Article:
Bay Cities Bank, launched in the last decade as a potential buyout candidate, appears to be doing fine on its own. A big vote of confidence comes in the form of $21 million in new capital.
At a time when bank access to capital is nearly nonexistent, Tampa-based Bay Cities Bank has managed to raise $21.2 million in new funding.
A stock offering initiated last fall, seeking $5 million to $20 million, ended up being oversubscribed by current and new investors.
The old adage still applies that you can always get money when you need it least, but executives with the 10-year-old bank believe the success of the capital raising efforts may be a result of business owners' disenchantment with major banks. Even with only six branches in the Tampa Bay market, it has managed to exceed the $500-million mark in assets and grow its average deposits by 7% over the past year.
“It validates our strategy and our plan,” says Greg Bryant, Bay Cities' president and CEO. “The reason (other) banks are having such a hard time raising money is because investors aren't sure what they're getting.”
From its inception in late 1999, Bay Cities Bank aimed to serve three main customer groups: small businesses, high net-worth individuals, and professionals such as doctors and lawyers. Its focus has been on organic growth, though Bryant says technology has helped quite a bit over the past decade.
The bank places a strong emphasis on remote deposit capture, which allows customers to move funds electronically without physically having to bring money to a branch. Bryant cites key remote customers as close as Palm Harbor and as far away as Buffalo, N.Y.
“Tech has leveled the playing field for banks,” Bryant says. “We don't need 15 or 20 offices to get coverage today. We have a courier service that takes the bank to our customers.
Besides its Westshore headquarters at Corporate Center Four at International Plaza, Bay Cities' other offices are in South Tampa, Carrollwood, Lutz, Oldsmar and St. Petersburg, and an additional branch is being considered in mid-Pinellas County, he says. Even with one branch, the bank has a fairly strong Pinellas presence with about $50 million in deposits and $40 million worth of commercial loans. A tenth of Bay Cities' shareholders live in Pinellas, as does one of its 17 directors, Clearwater auto dealer Lawrence H. Dimmitt III.
However, Bay Cities is not raising capital or branching out purely for the sake of getting bigger. While the new money puts the bank in a position to be able to buy any community banks within Florida that may fail this year, Bryant says its plan will be to “play offense rather than defense” in terms of troubled loans.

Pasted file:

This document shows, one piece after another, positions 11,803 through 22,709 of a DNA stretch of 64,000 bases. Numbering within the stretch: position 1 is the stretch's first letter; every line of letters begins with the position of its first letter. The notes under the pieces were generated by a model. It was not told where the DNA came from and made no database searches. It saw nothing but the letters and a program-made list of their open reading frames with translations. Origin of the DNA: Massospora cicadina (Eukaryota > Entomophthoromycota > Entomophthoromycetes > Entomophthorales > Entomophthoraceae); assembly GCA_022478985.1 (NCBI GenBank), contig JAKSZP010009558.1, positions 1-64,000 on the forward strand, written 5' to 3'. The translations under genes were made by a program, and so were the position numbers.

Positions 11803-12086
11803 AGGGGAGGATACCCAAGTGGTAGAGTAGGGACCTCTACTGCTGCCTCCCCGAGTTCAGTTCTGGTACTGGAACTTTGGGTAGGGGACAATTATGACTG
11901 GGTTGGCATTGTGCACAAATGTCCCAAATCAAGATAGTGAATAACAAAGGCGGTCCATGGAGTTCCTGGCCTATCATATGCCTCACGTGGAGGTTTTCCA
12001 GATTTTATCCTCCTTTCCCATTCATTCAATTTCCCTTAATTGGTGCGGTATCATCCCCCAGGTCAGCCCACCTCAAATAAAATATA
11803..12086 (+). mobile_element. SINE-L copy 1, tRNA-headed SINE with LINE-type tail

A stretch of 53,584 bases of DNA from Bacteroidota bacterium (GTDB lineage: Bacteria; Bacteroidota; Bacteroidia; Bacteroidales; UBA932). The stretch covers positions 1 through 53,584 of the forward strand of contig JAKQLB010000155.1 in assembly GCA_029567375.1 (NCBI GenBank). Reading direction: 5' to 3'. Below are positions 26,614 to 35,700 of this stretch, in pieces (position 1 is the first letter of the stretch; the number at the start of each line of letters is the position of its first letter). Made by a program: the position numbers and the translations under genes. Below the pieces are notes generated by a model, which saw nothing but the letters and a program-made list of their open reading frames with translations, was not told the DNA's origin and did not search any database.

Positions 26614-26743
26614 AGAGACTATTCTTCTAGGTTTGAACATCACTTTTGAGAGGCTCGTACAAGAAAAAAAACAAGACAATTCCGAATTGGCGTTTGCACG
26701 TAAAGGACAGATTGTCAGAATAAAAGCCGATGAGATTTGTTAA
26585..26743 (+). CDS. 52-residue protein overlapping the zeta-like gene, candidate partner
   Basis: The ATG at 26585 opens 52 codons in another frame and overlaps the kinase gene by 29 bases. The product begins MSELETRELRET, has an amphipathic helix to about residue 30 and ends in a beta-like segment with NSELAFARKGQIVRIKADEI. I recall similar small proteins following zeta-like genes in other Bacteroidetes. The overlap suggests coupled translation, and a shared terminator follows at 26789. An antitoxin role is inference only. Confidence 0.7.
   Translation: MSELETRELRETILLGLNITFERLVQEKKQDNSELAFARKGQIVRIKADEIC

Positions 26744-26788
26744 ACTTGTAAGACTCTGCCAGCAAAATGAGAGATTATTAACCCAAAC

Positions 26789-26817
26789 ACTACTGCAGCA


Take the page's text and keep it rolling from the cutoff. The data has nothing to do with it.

Bay Cities was aggressive last year in writing down bad loans, which resulted in its current three-star rating (out of five) by BauerFinancial Inc., based in Coral Gables. Bryant says the bank is in fine shape overall and can withstand losses up to $14 million in a worst-case scenario. The bank also fares better in asset quality than the majority of its banking peers in Florida, and has more than double the minimum 1.25% in loan-loss reserves that is considered ideal for community banks.
Although the bank is heavily weighted in commercial real estate as part of its overall $285-million loan portfolio, Bryant isn't too concerned. “If you're banking in Florida, you're going to have to be involved in real estate,” he says.
From the deposit side, Bryant says Bay Cities gained $15 million through this year's first quarter, likely a benefit of growing consumer disenchantment with mega-banks and the takeover of two smaller banks with a large Bay area presence, Colonial (now BB&T) and Washington Mutual (now Chase). Bay Cities' total deposits through the first three months of 2010 are nearly $430 million, while assets now exceed $510 million.
Bronson Thayer, Bay Cities chairman who previously headed First Florida Bank before it became part of Barnett Bank (now Bank of America) in 1992, believes the overwhelming response to the bank's latest stock offering validates its original goals and allows it to continue on that path. “The best thing we can do is run the very best bank we can, and this allows us to do that,” he says.
Incidentally, the economic downturn caused Bay Cities to adjust its future plan, taking it from buyout to buyer. Thayer says the bank's organizers didn't envision making it through a full 10 years before being purchased by a larger banking concern, thus providing a nice return for its eight original directors, all of whom remain on board.
“We're content to grow the bank despite these challenging times,” Thayer says. “Our game plan changed, and I'm glad it did.”
— Carl Cronan